SB 0681 Significant Revisions to Uniform Commercial Code
LR Number:L1836.01I Fiscal Note:1836-01
Last Action:01/31/96 - Hearing Conducted S Judiciary Committee
Effective Date:August 28, 1996
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Current Bill Summary

SB 681 - This act makes numerous and significant modifications to Chapter 400, RSMo, the Uniform Commercial Code, in particular Articles 5 and 8.

Article 5: Letters of Credit - Letters of credit are used to obtain payment and as a supplement to other types of credit extension. The revision to Article 5 does not change the flexible framework of rules that allow commercial entities great latitude in tailoring letters of credit by agreement. In the revisions there is explicit recognition of standards of practice, so that standards such as the Uniform Customs and Practices for Documentary Credits, issued by the International Chamber of Commerce, can govern many of the particulars of letters of credit.

The Statute of Frauds provision is revised to allow for other forms of durable representation of language, such as computer storage devices. Prior ambiguities with the concept of fraud in the transaction are clarified. Damages for a dishonored or repudiated letter of credit are limited to the amount of the document plus incidental damages. Consequential damages are not permitted. Providing cover is not required to obtain damages. There are clear subrogation rights for any party who pays on a letter of credit on behalf of another.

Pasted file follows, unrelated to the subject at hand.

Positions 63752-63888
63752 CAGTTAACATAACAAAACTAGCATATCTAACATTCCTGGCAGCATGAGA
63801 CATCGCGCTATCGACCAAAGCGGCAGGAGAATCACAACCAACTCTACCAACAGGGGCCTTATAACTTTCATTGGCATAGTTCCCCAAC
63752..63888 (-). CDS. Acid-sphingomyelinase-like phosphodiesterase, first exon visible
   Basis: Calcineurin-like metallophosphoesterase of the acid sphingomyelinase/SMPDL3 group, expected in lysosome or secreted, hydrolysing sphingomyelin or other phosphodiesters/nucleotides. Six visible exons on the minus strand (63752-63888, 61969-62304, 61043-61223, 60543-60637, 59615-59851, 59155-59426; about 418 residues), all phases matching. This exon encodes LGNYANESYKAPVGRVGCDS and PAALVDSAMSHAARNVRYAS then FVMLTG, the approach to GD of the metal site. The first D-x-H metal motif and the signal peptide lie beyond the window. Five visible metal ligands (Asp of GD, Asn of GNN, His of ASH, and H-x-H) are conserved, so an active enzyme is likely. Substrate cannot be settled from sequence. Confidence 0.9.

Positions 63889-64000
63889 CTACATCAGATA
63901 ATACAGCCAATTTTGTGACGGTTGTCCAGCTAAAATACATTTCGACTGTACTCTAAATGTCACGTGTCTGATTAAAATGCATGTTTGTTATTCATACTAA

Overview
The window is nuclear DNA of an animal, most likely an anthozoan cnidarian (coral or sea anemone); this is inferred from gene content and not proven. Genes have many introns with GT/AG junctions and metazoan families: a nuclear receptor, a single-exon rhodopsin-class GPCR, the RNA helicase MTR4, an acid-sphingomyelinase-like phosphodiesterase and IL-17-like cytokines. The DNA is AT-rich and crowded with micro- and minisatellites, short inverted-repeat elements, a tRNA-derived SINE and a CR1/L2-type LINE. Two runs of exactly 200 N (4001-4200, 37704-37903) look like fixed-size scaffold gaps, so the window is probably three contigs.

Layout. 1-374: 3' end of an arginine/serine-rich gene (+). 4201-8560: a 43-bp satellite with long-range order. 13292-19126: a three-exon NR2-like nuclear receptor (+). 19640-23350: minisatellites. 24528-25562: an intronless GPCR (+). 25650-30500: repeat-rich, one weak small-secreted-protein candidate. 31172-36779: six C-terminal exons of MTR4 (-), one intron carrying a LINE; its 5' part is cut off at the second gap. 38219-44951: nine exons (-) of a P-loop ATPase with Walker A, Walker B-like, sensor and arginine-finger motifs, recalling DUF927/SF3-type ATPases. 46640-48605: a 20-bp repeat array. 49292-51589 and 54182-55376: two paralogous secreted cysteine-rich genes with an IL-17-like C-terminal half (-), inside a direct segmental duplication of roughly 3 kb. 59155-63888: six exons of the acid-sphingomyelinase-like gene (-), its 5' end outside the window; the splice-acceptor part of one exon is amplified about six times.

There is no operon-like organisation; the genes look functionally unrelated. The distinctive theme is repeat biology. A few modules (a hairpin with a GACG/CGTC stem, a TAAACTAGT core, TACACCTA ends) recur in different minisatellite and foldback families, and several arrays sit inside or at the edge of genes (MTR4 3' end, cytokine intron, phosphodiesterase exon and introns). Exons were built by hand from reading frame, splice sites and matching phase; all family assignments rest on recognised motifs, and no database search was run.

Article 5 becomes much simpler and less detailed because of the explicit reliance upon standards of practice. Article 5 continues to provide rules that can be waived or modified by agreement between the parties.

Article 8: Investment Securities (with conforming amendments to Articles 1, 5, 9 and 10) - The revision to Article 8 introduces a new concept of "security entitlement" as a property interest in "security accounts", recognizing the fact that most investment securities are kept in securities accounts in what is called the indirect holding system for securities. That system is characterized by central depositaries for the certificates representing investment securities in which securities intermediaries hold positions in their own names or the names of nominees. In turn, investors have interests in securities represented in accounts with the same securities intermediaries. A security entitlement is a property right that an investor has in a security account with an intermediary, and that an intermediary has in an account with a depositary. That property right guarantees ownership rights even though direct ownership is not registered with the issuers of these same investment securities.

One of the major impacts of these revisions is upon attachment and perfection of security interests in investment securities. A security interest may be taken in a security entitlement, or in the entire financial assets held in a securities account, or in the even broader category of investment property that includes commodities contracts. Commodities contracts are not securities under Article 8. The security interest may be taken by filing a financing statement or by creditor control over the specific securities. Control is obtained by giving the secured creditor power over transactions concerning the investment property to which the security interest has attached.